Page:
Rental prices vary depending on the event/need and frequency. A basic price would be $100 for the first three hours and $35 for each additional hour. Contact Gail to negotiate. 
We walk around the back and Gail points out the proper sanitation/washing areas for doing all the dishes. There's a laundry room to wash all the towels and dishrags and a dry storage area for people to leave some items if they are regular customers. We finally reach the dining/event space to sit down and chat. 

dining room
It turns out Gail and I have a lot in common. Gail prefers to bake versus cook and we both admit to not having the best tasting tongues - able to discern flavors and spices in dishes or the ability to think of flavor combinations that will work well. Gail admits that she's learned so much from the chefs that use her facility. She'll often try a flavor combination or dish that she would never have thought of or made herself.

dry storage area


Gail's culinary journey began a decade ago when she was inspired by a friend's pastries to look into formal culinary training. She took classes at Cosumnes River and American River Colleges and ended up with a baking certificate in 2007. She soon realized that she needed access to a commercial kitchen if she was to cater properly and legally. If she was having trouble finding a clean, quality kitchen space, others must be too. 

Steel Magnolia's timing was both good and bad. There was a definite need for her facility but there was also the start of the decline of the economy. Through the downturn Steel Magnolia survived while other facilities have either closed or are up for sale. Gail admits that the experience was not what she had expected. She had definite ideas and plans on how the business would run and soon learned that she needed to be more adaptive and let days come one at a time.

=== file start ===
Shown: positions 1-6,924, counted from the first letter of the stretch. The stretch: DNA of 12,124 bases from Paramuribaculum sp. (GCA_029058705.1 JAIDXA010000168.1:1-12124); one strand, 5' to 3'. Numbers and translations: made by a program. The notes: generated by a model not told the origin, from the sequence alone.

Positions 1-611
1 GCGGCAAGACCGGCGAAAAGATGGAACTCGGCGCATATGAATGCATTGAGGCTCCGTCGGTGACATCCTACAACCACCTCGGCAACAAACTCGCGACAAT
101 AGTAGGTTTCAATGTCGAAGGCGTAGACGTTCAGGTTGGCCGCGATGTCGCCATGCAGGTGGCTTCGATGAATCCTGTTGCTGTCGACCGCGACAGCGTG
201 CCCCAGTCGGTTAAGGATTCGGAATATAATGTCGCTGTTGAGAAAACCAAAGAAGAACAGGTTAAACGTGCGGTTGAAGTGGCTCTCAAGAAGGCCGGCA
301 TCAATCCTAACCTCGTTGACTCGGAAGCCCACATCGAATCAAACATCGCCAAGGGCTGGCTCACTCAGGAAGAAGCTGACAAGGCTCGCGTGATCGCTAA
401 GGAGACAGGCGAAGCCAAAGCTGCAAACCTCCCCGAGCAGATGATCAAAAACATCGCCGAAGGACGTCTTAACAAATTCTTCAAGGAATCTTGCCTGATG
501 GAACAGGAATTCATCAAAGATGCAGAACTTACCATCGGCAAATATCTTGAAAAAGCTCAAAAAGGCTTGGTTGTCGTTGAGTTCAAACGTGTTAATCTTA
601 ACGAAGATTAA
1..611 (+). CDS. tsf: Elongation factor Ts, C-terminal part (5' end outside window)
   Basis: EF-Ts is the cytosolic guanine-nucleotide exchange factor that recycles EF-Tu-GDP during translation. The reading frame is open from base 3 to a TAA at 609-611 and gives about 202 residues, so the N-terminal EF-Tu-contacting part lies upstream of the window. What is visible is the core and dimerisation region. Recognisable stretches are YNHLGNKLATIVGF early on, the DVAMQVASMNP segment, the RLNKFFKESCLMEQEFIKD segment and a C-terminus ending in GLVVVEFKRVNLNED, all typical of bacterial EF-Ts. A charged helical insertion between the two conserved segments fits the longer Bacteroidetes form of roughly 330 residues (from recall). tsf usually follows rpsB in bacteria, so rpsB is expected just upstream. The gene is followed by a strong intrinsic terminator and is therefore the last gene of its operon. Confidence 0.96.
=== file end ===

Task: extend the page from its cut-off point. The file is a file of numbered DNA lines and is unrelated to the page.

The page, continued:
Owning any business can be stressful, but Gail admits that she does love the benefits: being a resource and giving back to the community in a facility that is much needed in the area. She enjoys the camaraderie of  the Sacramento food community and learning from all the wonderful chefs and foodies in the area. She feels blessed for the rewards of the business and loves that it is hers alone - no partners.

Before I leave we go back into Kitchen 2 to see Sash as he packs up his salsa and prepares to make his deliveries. Gail has brought a bag of chips so that I can taste them. Sash has the typical flavors: mild, medium, hot, and chipotle. We taste the medium and the chipotle and I like the textures very much - not too chunky and yet not pureed. The chipotle has a nice smokey flavor without being hot and the medium is nice and fresh. I happily take some home with me for later.


As Gail walks me out we chat about the plan to have a food bloggers potluck at the facility so that others can see what Steel Magnolia has to offer. With so few facilities like it available, it's good that Steel Magnolia keeps on cooking.